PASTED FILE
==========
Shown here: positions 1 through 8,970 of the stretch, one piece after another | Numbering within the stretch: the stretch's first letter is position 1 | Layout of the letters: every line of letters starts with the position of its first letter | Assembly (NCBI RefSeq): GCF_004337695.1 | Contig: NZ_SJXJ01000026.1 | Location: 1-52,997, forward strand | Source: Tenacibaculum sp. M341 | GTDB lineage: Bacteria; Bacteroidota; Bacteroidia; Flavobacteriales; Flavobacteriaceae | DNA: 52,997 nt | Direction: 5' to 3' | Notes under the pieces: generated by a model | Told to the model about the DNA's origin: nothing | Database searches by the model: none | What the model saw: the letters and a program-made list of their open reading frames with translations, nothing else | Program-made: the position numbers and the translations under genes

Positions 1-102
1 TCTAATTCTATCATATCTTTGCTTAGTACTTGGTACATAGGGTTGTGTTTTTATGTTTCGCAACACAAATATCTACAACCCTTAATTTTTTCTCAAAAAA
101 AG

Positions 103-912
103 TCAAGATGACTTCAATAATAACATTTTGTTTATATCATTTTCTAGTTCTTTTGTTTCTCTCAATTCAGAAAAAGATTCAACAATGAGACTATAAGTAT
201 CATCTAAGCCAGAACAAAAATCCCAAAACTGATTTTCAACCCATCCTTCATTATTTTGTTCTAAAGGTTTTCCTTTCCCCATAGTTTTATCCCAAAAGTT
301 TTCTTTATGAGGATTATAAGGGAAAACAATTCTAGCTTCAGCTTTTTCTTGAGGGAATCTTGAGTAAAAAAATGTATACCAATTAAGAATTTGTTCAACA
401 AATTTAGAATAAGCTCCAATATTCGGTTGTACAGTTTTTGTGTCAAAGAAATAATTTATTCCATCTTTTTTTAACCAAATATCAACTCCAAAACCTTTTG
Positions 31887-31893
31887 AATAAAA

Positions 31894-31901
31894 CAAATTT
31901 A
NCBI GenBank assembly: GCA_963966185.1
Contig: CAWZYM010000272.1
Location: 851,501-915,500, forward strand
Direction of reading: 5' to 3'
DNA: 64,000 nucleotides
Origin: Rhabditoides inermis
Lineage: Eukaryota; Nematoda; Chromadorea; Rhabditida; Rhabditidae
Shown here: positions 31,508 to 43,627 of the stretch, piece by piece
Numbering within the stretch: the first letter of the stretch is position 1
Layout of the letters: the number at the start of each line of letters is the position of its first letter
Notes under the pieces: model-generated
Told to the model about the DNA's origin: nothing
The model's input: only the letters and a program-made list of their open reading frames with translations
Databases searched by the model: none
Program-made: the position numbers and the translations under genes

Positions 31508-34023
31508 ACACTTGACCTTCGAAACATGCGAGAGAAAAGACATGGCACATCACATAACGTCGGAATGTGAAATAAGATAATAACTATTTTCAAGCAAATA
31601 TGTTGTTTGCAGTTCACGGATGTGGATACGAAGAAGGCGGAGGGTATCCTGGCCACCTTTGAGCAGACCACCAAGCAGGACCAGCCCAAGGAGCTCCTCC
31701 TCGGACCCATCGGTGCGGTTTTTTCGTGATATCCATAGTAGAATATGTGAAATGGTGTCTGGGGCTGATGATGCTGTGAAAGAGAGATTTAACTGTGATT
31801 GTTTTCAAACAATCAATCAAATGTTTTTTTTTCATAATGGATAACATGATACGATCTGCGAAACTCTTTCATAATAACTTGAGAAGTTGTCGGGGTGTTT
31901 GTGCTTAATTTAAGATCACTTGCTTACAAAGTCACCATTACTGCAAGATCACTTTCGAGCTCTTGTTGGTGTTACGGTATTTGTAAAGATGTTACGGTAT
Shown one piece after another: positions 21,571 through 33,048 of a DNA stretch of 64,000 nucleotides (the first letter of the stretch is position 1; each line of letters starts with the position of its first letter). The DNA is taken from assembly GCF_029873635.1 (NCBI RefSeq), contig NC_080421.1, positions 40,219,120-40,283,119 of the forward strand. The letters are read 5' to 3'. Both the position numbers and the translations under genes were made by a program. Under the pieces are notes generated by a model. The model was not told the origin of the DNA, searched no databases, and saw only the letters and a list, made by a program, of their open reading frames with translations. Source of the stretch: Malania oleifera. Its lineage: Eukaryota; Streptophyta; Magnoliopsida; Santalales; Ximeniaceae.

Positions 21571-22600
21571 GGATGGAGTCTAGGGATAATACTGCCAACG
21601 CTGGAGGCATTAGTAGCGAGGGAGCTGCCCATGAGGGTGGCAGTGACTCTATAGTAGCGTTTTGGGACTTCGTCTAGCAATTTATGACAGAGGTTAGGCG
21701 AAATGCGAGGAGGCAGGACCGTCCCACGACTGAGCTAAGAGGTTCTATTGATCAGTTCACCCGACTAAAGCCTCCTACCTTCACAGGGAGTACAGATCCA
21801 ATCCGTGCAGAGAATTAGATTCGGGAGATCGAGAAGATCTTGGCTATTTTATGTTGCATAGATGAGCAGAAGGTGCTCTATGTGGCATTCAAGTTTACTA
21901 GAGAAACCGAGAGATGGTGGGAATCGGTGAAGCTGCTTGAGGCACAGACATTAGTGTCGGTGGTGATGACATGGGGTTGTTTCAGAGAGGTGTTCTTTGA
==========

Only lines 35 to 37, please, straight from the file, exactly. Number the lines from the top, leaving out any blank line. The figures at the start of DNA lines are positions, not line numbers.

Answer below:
31901 GTGCTTAATTTAAGATCACTTGCTTACAAAGTCACCATTACTGCAAGATCACTTTCGAGCTCTTGTTGGTGTTACGGTATTTGTAAAGATGTTACGGTAT
Shown one piece after another: positions 21,571 through 33,048 of a DNA stretch of 64,000 nucleotides (the first letter of the stretch is position 1; each line of letters starts with the position of its first letter). The DNA is taken from assembly GCF_029873635.1 (NCBI RefSeq), contig NC_080421.1, positions 40,219,120-40,283,119 of the forward strand. The letters are read 5' to 3'. Both the position numbers and the translations under genes were made by a program. Under the pieces are notes generated by a model. The model was not told the origin of the DNA, searched no databases, and saw only the letters and a list, made by a program, of their open reading frames with translations. Source of the stretch: Malania oleifera. Its lineage: Eukaryota; Streptophyta; Magnoliopsida; Santalales; Ximeniaceae.

Positions 21571-22600